Background to the project

The Uncover/Discover programme for the City of Culture year has reached well over 80 per cent of all schools, and participation from special schools is an important part of that.

Andy Reeves, Education and Young People Programme Manager, Coventry City of Culture Trust said it was a truly ambitious year-long programme which tapped into the enormous creative potential of children and young people with a learning disability in the city’s special schools and colleges.

“Not only will they learn about the rivers and waterways of Coventry but discover new means of artistic expression through many different hands-on workshops and nonverbal physical theatre thanks to the incredible and inspirational ongoing work of the team and artists at Open Theatre.”

He added everyone was very excited to see the final 2022 event and was looking forward to future collaborations.

“The City of Culture year is about bringing remarkable creative opportunities to everyone. It is hugely important that young people with learning disabilities are not forgotten in this process.

“The Uncover/Discover project allows us to bring artists with great experience and specialism together with large numbers of children in Special Schools.”

Open Theatre, run by director Richard Hayhow since 1990, specialises in nonverbal physical theatre and ‘doing things differently’ to help develop and draw on young people’s creative talents.

The Uncover/Discover programme is managed by Open Theatre’s producer Carly Mee, a Brunel graduate and former freelance London stage manager, who has specialised in community arts and education.

Richard said: “Our roots as a company go back 30 years and our work started here in Coventry.

“Uncover/Discover has enabled us to expand our role in the city considerably and engage with many more young people with a learning disability in so many ways.”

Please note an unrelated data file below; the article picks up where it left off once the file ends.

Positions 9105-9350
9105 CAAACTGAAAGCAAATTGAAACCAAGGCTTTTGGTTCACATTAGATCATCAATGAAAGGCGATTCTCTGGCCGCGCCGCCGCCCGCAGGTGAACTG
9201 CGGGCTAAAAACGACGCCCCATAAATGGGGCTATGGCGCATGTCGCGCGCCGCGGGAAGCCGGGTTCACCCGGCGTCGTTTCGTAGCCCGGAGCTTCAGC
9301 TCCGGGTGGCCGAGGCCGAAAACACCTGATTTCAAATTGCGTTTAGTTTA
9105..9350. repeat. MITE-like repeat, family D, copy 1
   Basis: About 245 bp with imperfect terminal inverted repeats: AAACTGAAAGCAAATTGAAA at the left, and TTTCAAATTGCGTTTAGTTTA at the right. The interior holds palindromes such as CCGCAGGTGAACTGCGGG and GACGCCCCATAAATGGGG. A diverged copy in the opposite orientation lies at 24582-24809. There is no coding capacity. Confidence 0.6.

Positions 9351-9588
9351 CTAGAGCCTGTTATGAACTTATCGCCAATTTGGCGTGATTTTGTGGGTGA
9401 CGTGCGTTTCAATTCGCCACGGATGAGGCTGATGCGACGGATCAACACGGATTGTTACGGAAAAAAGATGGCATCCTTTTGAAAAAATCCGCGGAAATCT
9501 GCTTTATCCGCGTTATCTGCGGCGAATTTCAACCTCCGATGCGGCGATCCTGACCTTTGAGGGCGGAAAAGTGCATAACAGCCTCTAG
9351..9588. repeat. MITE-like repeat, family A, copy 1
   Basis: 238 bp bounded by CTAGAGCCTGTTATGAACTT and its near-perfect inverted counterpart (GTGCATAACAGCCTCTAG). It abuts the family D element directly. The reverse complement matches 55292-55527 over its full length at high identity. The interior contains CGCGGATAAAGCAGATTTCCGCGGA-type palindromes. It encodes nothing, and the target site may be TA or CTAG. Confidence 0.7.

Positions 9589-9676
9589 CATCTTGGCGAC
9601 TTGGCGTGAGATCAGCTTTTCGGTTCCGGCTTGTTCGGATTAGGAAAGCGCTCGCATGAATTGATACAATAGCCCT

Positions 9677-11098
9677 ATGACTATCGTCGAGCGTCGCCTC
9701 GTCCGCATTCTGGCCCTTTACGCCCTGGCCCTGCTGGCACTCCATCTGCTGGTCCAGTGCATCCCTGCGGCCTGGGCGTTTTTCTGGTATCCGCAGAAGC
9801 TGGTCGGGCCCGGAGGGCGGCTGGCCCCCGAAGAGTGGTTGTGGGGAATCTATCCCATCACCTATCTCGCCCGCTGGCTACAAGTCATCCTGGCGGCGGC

The same young people will be worked with and supported in new creative opportunities for many years to come.

The views of the schools and participants

One of the teachers involved with the project at Castle Wood School in Wood End, Coventry, said: “The Uncover/Discover projects delivered by Open Theatre have been excellent opportunities for our pupils to work directly with professional artists, developing their creative skills and enabling them to experience a range of different mediums.

“These projects have been thoroughly enjoyed by the pupils with the work produced being enjoyed by the pupil’s parents, staff, and governing body.”

Prince Charles, when he visited Coventry last year, met 30-year-old Jack Foulks, a talented artist with Down’s Syndrome and creator of Jack’s Frogs – a new visual and digital arts project inspired by the uncovering of the River Sherbourne as part of UK City of Culture.

Jack, who has worked closely with both Open Theatre and Imagineer Productions for many years, has gone on to create a series of clever mechanical window installations including Dancing Frogs, which was unveiled in October at the former IKEA building.

Previous Open Theatre projects include the Shysters, a Coventry-based ensemble of young actors with learning disabilities to large-scale UK community productions, organising school programmes, conferences and research schemes.